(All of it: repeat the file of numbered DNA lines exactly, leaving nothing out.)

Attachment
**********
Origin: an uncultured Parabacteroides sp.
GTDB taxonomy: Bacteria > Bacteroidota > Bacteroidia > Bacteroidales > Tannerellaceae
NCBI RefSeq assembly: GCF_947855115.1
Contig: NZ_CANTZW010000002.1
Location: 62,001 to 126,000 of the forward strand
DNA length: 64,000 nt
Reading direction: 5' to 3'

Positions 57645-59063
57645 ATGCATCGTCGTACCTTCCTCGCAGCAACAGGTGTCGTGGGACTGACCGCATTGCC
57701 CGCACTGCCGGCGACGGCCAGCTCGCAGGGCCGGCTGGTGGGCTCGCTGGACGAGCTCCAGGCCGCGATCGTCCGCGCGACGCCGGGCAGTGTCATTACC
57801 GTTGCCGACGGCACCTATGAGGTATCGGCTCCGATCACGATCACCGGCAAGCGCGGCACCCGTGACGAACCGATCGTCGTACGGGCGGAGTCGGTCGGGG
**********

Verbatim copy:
Origin: an uncultured Parabacteroides sp.
GTDB taxonomy: Bacteria > Bacteroidota > Bacteroidia > Bacteroidales > Tannerellaceae
NCBI RefSeq assembly: GCF_947855115.1
Contig: NZ_CANTZW010000002.1
Location: 62,001 to 126,000 of the forward strand
DNA length: 64,000 nt
Reading direction: 5' to 3'

Positions 57645-59063
57645 ATGCATCGTCGTACCTTCCTCGCAGCAACAGGTGTCGTGGGACTGACCGCATTGCC
57701 CGCACTGCCGGCGACGGCCAGCTCGCAGGGCCGGCTGGTGGGCTCGCTGGACGAGCTCCAGGCCGCGATCGTCCGCGCGACGCCGGGCAGTGTCATTACC
57801 GTTGCCGACGGCACCTATGAGGTATCGGCTCCGATCACGATCACCGGCAAGCGCGGCACCCGTGACGAACCGATCGTCGTACGGGCGGAGTCGGTCGGGG